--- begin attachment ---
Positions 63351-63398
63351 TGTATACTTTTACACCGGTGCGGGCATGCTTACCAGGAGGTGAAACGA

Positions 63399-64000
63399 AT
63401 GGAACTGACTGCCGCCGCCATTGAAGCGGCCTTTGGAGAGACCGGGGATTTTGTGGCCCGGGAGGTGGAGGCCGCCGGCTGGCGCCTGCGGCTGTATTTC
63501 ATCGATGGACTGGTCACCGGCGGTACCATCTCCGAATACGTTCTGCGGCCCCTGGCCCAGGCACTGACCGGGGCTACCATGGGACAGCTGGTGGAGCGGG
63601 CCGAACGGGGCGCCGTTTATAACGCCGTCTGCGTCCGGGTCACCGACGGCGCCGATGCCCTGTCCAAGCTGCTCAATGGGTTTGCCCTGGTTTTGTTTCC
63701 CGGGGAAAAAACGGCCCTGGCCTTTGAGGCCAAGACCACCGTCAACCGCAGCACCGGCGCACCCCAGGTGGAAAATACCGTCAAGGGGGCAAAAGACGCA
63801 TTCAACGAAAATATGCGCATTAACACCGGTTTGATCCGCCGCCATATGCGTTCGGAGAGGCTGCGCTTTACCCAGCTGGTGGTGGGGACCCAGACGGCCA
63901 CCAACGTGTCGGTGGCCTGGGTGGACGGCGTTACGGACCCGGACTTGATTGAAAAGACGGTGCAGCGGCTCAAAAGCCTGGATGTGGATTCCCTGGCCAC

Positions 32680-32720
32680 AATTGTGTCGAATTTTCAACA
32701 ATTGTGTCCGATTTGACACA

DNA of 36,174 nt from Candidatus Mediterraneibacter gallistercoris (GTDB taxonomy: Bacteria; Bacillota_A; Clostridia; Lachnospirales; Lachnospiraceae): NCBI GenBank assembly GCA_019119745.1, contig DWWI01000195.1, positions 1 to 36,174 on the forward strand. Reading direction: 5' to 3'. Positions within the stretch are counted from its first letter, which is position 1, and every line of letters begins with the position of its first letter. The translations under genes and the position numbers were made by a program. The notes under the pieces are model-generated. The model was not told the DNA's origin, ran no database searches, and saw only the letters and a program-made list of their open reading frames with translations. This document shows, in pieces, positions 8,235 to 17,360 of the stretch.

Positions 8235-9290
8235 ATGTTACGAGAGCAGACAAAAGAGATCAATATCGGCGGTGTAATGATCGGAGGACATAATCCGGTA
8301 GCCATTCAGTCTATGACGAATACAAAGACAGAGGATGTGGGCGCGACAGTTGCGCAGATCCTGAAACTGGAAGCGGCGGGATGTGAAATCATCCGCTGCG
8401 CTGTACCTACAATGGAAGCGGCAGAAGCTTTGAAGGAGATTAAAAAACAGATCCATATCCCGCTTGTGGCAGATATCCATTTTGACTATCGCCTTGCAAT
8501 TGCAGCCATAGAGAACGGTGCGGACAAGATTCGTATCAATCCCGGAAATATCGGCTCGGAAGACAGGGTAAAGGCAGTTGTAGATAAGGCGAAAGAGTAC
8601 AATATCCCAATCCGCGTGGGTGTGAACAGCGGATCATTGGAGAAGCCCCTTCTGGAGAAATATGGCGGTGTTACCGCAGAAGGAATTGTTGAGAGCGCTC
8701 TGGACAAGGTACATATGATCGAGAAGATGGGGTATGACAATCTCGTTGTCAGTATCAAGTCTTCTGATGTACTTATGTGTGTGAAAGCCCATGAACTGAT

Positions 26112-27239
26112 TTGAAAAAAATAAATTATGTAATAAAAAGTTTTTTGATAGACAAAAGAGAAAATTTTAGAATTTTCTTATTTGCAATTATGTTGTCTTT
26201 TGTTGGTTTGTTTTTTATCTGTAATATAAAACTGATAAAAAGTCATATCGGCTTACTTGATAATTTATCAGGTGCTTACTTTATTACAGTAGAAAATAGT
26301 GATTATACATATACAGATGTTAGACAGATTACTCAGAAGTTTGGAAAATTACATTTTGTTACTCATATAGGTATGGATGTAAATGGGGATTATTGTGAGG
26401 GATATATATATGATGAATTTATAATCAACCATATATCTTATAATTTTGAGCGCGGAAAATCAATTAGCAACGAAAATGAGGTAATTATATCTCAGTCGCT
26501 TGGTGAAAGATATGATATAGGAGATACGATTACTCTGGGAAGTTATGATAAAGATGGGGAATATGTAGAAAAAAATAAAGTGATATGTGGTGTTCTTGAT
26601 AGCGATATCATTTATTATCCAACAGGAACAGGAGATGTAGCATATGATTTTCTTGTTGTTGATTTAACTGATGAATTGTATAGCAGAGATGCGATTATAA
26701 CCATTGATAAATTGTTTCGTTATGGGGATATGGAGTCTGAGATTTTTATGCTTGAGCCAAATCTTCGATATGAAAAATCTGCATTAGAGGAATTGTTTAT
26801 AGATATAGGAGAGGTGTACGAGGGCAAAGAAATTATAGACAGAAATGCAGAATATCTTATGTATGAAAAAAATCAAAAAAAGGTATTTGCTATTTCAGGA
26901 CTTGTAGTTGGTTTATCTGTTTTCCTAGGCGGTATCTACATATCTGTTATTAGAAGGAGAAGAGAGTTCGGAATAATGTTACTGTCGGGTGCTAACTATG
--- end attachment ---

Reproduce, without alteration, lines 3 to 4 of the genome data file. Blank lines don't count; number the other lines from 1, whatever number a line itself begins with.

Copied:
Positions 63399-64000
63399 AT